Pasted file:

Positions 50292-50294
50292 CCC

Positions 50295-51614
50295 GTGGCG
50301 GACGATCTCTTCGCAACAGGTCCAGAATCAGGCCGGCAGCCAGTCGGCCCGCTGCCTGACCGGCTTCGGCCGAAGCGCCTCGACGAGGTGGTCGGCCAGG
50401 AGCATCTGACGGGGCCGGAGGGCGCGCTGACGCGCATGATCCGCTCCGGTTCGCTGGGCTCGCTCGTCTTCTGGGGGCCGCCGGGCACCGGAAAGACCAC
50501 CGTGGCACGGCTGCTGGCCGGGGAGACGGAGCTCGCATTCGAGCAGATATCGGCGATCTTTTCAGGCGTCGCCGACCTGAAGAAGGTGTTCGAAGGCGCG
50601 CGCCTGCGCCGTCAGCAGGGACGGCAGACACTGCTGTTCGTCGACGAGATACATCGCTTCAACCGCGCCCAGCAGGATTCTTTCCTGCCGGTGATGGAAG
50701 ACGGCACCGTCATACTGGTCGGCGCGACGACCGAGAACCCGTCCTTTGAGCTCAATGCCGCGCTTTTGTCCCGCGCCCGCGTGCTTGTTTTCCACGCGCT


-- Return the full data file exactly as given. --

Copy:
Positions 50292-50294
50292 CCC

Positions 50295-51614
50295 GTGGCG
50301 GACGATCTCTTCGCAACAGGTCCAGAATCAGGCCGGCAGCCAGTCGGCCCGCTGCCTGACCGGCTTCGGCCGAAGCGCCTCGACGAGGTGGTCGGCCAGG
50401 AGCATCTGACGGGGCCGGAGGGCGCGCTGACGCGCATGATCCGCTCCGGTTCGCTGGGCTCGCTCGTCTTCTGGGGGCCGCCGGGCACCGGAAAGACCAC
50501 CGTGGCACGGCTGCTGGCCGGGGAGACGGAGCTCGCATTCGAGCAGATATCGGCGATCTTTTCAGGCGTCGCCGACCTGAAGAAGGTGTTCGAAGGCGCG
50601 CGCCTGCGCCGTCAGCAGGGACGGCAGACACTGCTGTTCGTCGACGAGATACATCGCTTCAACCGCGCCCAGCAGGATTCTTTCCTGCCGGTGATGGAAG
50701 ACGGCACCGTCATACTGGTCGGCGCGACGACCGAGAACCCGTCCTTTGAGCTCAATGCCGCGCTTTTGTCCCGCGCCCGCGTGCTTGTTTTCCACGCGCT